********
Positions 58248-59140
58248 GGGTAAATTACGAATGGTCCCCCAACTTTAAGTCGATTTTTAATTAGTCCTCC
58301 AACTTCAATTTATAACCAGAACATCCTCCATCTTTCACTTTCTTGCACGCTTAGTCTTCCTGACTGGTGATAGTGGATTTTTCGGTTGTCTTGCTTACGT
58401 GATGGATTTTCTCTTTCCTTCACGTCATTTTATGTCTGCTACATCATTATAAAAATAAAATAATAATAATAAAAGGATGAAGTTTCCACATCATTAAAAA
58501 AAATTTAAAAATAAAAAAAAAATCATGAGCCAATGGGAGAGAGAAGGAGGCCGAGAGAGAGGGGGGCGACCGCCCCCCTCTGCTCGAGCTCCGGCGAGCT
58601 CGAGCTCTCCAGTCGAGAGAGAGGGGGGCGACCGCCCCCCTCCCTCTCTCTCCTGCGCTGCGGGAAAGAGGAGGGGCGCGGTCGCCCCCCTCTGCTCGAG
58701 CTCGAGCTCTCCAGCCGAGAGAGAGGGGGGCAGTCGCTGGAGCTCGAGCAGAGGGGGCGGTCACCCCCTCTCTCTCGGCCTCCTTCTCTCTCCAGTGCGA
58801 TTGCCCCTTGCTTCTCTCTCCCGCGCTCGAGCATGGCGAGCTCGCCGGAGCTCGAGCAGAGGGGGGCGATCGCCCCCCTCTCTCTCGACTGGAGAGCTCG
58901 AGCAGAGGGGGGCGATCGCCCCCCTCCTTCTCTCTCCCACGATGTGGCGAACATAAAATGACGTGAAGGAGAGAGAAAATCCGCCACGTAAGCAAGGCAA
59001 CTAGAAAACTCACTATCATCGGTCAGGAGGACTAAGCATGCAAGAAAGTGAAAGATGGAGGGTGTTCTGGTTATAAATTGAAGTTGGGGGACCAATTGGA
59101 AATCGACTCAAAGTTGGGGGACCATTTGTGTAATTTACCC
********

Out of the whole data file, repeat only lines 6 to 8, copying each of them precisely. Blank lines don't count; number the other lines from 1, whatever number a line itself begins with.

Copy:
58601 CGAGCTCTCCAGTCGAGAGAGAGGGGGGCGACCGCCCCCCTCCCTCTCTCTCCTGCGCTGCGGGAAAGAGGAGGGGCGCGGTCGCCCCCCTCTGCTCGAG
58701 CTCGAGCTCTCCAGCCGAGAGAGAGGGGGGCAGTCGCTGGAGCTCGAGCAGAGGGGGCGGTCACCCCCTCTCTCTCGGCCTCCTTCTCTCTCCAGTGCGA
58801 TTGCCCCTTGCTTCTCTCTCCCGCGCTCGAGCATGGCGAGCTCGCCGGAGCTCGAGCAGAGGGGGGCGATCGCCCCCCTCTCTCTCGACTGGAGAGCTCG